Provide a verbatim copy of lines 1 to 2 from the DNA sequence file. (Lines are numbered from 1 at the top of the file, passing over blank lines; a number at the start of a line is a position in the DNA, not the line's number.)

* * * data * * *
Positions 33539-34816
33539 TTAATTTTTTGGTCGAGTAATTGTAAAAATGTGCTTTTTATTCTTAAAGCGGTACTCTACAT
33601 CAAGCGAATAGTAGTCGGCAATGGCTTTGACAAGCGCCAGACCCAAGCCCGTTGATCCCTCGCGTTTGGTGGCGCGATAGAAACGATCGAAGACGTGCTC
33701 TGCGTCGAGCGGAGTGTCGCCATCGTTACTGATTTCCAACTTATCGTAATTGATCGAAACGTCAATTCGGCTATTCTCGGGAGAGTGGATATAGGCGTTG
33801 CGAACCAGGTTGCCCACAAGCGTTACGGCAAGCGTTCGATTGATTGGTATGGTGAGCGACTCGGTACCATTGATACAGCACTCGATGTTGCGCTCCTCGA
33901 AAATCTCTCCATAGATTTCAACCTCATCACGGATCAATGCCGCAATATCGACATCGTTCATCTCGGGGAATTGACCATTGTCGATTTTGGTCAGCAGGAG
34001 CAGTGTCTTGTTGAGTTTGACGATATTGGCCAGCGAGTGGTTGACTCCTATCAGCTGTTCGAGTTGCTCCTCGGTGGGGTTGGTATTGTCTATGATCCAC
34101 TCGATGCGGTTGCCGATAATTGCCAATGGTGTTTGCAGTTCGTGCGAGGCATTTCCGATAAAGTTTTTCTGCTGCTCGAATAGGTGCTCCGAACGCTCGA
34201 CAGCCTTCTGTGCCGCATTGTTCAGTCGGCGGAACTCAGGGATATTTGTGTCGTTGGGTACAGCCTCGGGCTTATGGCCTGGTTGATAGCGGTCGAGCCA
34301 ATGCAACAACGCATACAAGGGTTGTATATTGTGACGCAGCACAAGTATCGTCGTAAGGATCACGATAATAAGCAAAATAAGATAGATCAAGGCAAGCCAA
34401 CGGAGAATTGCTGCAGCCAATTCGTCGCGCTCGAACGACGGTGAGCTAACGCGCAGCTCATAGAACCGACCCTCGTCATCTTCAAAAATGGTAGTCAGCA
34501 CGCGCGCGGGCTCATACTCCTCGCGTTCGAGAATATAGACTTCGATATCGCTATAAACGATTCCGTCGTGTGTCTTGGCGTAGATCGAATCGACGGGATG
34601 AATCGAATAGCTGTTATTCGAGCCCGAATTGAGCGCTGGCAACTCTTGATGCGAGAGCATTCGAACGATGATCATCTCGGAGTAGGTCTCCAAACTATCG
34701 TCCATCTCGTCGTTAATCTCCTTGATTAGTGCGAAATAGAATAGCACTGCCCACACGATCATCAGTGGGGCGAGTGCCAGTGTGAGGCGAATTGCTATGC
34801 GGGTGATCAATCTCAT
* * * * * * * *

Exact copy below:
Positions 33539-34816
33539 TTAATTTTTTGGTCGAGTAATTGTAAAAATGTGCTTTTTATTCTTAAAGCGGTACTCTACAT